While the top 1 percent of earners has seen more than a 200 percent rise in income over the last 40 years, the median family income has increased only 24 percent. In fact, nearly all of the gains from U.S. economic growth has accumulated in the coffers of the uber-wealthy. During these four decades, a staggering $50 trillion has been siphoned from the bottom 90 percent of earners and accumulated in coffers of the top 1 percent of earners. This amount is equivalent to 12% of our annual GDP for every year since 1975.

In terms of the average worker, if inequality had remained at the level of the post-war era of shared prosperity (1947-1975), the average worker’s yearly income would be at least $12,000 to $15,000 more than now. In reality, gains from economic growth have flowed into the ledgers of the super wealthy and then pumped into the stock market, little benefiting the wider economy. These resources should instead be invested in industries that create jobs for the 21st century. These resources should also be available to all levels of government to replace our crumbling infrastructure.

With accelerating inequality, our nation is becoming an aristocracy of plutocrats. The remedies are obvious: The wealthiest must pay their fair share of taxes; our nation needs to invest in infrastructure that creates more livable middle-class jobs; and provide health care to all citizens and world-class public education from pre-k through college.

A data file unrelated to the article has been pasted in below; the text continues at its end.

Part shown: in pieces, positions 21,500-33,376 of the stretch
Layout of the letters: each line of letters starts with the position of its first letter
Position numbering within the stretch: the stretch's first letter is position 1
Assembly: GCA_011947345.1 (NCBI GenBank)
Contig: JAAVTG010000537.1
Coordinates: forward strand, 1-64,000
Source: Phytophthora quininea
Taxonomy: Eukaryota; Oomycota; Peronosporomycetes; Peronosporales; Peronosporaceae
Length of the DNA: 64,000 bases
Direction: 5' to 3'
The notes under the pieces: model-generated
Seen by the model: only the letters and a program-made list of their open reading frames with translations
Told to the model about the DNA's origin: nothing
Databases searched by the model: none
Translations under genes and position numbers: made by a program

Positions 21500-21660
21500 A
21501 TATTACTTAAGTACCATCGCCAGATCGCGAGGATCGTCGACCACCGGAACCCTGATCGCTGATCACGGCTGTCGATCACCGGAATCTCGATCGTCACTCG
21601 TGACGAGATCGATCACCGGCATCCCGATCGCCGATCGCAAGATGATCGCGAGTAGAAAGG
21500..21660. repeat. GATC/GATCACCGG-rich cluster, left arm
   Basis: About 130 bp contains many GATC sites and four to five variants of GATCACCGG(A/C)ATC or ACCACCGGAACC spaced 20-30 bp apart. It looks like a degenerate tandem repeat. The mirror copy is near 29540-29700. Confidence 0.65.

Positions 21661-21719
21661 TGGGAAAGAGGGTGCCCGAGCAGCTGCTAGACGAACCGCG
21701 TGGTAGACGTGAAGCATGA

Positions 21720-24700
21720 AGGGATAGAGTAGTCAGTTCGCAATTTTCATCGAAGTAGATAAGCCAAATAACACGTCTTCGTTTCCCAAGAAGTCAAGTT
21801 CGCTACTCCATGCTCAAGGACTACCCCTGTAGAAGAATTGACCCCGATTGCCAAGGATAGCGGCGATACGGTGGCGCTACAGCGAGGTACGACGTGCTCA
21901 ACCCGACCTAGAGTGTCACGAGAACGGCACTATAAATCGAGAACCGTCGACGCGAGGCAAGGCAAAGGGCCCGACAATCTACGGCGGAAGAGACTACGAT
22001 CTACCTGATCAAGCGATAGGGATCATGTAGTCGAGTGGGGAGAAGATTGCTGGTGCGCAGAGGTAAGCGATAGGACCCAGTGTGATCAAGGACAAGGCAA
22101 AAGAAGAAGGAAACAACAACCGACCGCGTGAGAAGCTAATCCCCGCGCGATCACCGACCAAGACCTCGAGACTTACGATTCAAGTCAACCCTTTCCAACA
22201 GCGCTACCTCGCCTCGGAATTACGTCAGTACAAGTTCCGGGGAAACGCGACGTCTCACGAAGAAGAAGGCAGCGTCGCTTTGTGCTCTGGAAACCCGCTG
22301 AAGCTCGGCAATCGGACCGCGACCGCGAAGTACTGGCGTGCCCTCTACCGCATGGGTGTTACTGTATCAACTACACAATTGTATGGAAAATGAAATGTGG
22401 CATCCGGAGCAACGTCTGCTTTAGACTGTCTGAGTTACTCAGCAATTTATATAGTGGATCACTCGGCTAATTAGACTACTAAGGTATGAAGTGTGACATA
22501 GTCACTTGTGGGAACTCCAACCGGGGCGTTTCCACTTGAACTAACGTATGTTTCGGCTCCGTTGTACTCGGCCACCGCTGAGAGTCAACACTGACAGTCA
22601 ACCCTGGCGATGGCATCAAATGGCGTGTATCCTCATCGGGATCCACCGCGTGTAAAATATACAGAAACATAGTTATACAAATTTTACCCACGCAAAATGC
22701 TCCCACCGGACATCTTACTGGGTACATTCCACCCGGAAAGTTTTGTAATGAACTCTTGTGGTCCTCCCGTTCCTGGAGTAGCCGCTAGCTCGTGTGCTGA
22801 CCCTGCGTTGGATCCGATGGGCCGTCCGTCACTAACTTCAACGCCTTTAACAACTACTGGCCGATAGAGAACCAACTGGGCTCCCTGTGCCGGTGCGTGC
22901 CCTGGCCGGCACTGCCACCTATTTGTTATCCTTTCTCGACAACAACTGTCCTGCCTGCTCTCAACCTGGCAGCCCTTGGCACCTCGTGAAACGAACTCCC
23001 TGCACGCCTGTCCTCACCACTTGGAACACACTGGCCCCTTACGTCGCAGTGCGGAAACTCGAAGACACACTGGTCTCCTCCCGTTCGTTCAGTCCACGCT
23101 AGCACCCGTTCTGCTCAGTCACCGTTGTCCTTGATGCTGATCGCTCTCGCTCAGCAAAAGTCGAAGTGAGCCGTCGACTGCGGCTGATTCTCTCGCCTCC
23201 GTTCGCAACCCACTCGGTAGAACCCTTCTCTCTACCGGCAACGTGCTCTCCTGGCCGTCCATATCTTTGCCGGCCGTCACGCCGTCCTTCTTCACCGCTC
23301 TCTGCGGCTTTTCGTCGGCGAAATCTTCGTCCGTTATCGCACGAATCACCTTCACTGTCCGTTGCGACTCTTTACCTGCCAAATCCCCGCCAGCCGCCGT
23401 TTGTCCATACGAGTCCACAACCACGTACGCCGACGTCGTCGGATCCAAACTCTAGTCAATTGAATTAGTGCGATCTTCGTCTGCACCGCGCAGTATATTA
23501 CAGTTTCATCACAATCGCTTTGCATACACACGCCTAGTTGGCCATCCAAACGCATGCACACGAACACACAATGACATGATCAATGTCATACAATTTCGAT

Robert White, Valrico

Gun control sanity

Over 43,000 dead. Why don’t we act? | Column, March 29

Columnist Eugene Robinson’s diagnosis is among the finest I have read in acknowledging that sensational events are the tip or the iceberg, in plainly stating that a reasonable level of disarmament is the outcome, and in acknowledging the challenges of accomplishing that. The essay falters at prescription. Changing attitudes involuntarily has a record of failure and unintended adverse consequence. We have warred against many social ills in this fashion. Carrots are more efficacious than sticks. Social norms are better displaced than opposed. Arguably, nothing did more to advance the rights of the LGTBQ community, generally, than staking a claim on an existing majority norm, specifically marriage.

We have the template in our well accepted and effective approach to motor vehicle casualties. We register, license and require insurance. These provisions normalize the majority of drivers and aid law enforcement by marginalizing, actually criminalizing, the minority who evade them. They create a carrot by making possession of excessive numbers or types of firearms a voluntary choice between spending money on insurance premiums versus alternative uses of that income. We don’t confiscate automobiles or proscribe certain models. We don’t have to.

Pat Byrne, Largo